Know your Basal Metabolic Rate

Do you know your Basal Metabolic Rate?

Reference: Wikipedia,  Physiology Reviews

June 8, 2015

We use about 60% of our calorie needs each day just staying alive.   The fuel needed to keep us warm, to keep our brains functioning, our heart pumping, our hair growing, our gut moving – all of that, is your basal rate.   Measuring it exactly is a bit tricky because one needs to measure the amount of carbon dioxide you exhale, (how much you are burning) when you aren’t digesting food, aren’t alarmed, angry, upset, in an environment of supportive temperature – and each of those elements has proponents and arguments. Finally, fat tissue needs to be extracted. Because women biologically have more fat, their weight is a bit higher so in general, a correction needs to be made for that.   As we age, our muscle mass declines, and our rate of exercise declines.   We need less fuel, or we gain weight.

There are several schools of thought with varying formulas.   I will refer you to each of them with links so you can calculate your own.

It should be noted, however, that in every review, they find as much as 25% inter-subject variability, even in the most controlled environment.   Some of us just need less. (So we get fat, faster. We survive starvation, longer.) And now, the literature on underreporting of calories is starting to ramp up too.

The Mifflin St. Jeor Equation is as follows: (My favorite)

For men: BMR = 10 x weight (kg) + 6.25 x height (cm) – 5 x age (years) + 5

For women: BMR = 10 x weight (kg) + 6.25 x height (cm) – 5 x age (years) – 161

The Katch-McCardle Formula depends on knowing your percent body fat.

BMR (both men and women) = 370 + ( 21.6 x lean body mass in kg )

Harris Benedict Formula simply converts your activity level with a predictive formula.

To determine your total daily calorie needs, multiply your BMR by the appropriate activity factor, as follows:If you are sedentary (little or no exercise) : Calorie-Calculation = BMR x 1.2•   If you are lightly active (light exercise/sports 1-3 days/week) : Calorie-Calculation = BMR x 1.375

•   If you are moderately active (moderate exercise/sports 3-5 days/week) : Calorie-Calculation = BMR x 1.55

•   If you are very active (hard exercise/sports 6-7 days a week) : Calorie-Calculation = BMR x 1.725

•   If you are extra active (very hard exercise/sports & physical job or 2x training) : Calorie-Calculation = BMR x 1.9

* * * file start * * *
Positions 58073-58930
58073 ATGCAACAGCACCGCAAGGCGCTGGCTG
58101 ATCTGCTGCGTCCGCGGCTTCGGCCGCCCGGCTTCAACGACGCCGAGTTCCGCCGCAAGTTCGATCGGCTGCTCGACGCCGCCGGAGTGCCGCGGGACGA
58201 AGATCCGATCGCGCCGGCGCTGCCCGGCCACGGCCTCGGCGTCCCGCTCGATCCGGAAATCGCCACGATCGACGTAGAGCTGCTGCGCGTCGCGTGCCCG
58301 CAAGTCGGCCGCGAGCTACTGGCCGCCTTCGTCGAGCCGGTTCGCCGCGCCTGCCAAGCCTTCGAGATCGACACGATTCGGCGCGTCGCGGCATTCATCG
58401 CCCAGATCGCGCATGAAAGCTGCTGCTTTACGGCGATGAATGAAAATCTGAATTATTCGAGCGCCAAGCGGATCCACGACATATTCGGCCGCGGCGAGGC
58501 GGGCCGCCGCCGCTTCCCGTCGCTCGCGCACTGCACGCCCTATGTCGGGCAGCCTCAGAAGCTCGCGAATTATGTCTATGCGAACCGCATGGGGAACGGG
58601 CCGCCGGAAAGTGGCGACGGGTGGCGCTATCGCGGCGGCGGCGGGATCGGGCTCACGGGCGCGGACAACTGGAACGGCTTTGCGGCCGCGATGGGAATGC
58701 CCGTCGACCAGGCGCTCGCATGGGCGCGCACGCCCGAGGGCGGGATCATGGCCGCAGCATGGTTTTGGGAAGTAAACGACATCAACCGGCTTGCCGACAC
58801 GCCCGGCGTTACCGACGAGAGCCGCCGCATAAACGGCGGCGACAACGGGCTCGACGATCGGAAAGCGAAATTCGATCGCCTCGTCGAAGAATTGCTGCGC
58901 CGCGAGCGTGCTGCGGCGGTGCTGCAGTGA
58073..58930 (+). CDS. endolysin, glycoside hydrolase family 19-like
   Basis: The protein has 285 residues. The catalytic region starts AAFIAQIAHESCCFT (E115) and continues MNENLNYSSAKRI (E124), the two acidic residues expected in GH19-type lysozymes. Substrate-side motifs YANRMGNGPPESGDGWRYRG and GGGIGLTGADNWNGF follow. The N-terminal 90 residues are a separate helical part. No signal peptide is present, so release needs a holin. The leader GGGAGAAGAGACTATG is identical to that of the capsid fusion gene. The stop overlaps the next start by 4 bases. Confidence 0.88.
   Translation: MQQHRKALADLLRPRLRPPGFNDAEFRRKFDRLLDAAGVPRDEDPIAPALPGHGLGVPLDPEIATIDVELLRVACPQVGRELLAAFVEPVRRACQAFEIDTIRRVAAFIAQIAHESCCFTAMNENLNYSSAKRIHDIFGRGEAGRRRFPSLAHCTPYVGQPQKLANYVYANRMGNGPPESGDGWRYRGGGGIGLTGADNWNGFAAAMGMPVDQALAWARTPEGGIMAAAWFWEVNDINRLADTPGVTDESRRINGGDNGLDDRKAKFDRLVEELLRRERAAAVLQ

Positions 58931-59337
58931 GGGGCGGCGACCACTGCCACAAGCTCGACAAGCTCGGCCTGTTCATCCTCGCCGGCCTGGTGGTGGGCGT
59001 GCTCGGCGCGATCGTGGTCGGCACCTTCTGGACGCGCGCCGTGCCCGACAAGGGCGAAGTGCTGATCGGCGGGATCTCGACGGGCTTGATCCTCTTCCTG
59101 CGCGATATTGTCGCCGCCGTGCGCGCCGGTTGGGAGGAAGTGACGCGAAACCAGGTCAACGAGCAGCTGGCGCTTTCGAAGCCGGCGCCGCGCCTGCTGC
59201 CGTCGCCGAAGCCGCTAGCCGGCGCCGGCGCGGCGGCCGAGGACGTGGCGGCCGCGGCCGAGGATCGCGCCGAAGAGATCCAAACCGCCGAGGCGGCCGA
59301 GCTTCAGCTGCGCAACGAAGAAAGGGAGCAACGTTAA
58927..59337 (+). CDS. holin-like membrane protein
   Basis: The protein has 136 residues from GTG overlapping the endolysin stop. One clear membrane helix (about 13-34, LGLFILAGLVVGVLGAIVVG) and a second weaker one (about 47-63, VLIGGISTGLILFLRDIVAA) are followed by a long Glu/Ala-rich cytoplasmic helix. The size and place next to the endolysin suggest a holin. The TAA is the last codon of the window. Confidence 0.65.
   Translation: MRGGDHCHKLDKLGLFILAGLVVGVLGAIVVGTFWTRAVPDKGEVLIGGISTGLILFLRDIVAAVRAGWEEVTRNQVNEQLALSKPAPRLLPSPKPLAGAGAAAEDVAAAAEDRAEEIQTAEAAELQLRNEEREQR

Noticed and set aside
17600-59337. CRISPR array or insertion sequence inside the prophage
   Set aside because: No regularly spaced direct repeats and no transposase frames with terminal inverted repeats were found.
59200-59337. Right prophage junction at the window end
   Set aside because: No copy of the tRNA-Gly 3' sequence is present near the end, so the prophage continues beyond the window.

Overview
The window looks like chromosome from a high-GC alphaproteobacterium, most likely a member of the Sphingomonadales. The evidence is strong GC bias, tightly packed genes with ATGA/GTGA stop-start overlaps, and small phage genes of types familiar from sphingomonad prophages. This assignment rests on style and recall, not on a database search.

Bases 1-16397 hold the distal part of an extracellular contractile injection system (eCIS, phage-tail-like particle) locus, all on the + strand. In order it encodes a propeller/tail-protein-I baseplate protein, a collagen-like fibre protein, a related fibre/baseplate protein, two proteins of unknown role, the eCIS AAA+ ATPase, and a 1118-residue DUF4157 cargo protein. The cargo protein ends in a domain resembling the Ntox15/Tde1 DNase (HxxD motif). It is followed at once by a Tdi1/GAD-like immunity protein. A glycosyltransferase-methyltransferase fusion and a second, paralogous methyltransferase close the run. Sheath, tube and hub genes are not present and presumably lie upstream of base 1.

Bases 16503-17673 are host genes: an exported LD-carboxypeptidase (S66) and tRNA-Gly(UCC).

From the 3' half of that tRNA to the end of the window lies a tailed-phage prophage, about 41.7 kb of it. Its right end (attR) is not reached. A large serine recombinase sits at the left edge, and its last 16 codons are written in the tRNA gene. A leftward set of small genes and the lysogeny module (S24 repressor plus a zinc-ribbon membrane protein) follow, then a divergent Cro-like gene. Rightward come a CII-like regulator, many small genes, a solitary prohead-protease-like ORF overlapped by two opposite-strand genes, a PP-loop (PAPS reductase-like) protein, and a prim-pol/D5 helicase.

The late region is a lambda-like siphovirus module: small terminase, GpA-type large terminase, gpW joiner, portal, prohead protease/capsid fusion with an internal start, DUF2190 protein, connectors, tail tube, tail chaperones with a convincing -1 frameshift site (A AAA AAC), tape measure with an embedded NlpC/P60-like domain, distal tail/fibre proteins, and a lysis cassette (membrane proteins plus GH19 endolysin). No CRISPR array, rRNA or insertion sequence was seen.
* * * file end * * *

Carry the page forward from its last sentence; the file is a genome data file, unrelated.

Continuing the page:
Each of these has proponents and detractors. Depending on what you want to do. If you want to lose weight, you need to be eating less than you are burning – and you need to be getting access to your fat energy. The only way to do that is to turn off insulin.   Without insulin, your fat cells open up and share freely. With insulin, your fat cells are shut and you only have 1500 calories of carbs to burn before you are starving hungry, hypoglycemic and ready to eat the furniture.

WWW. What will work for me.   I like the Mifflin St. Jeor Equation the best.   I had a monster exercise day on Saturday, biking 18 miles in the Tour de Marsh in Horicon. That allowed me to have 800 extra calories for the day, without gaining weight.   But the Harris Benedict formula comes close.   It also explains to me why petit women (say, 5’3”, who are overweight (say 165)) gain weight when eating 1600 calories a day, with little to no exercise.   We all aren’t the same, and taking into account our age, body fat and exercise level gives us a reality check. Or maybe, as we get older, our denial of what we are eating increases as patterns deepen. This getting older stuff and needing less calories is a drag!

Pop Quiz:

  1. My basal metabolic rate is the calories I burn doing nothing but staying alive. T or F


  1. As we age, we need fewer calories because our bodies shrink, our muscles shrink, we aren’t as active. T or F

T (See, it’s easy to get an A)

  1. The formulas can vary depending on your body fat percentage and gender. T or F


  1. Activity allows you to consume more calories. T or F

True. Makes it almost worthwhile

  1. Despite all our careful measurement, there remains a 25% error rate in our prediction of what our calorie need is. T or F


  1. This variability may be because we underreport our calories when asked to recall what we ate. T or F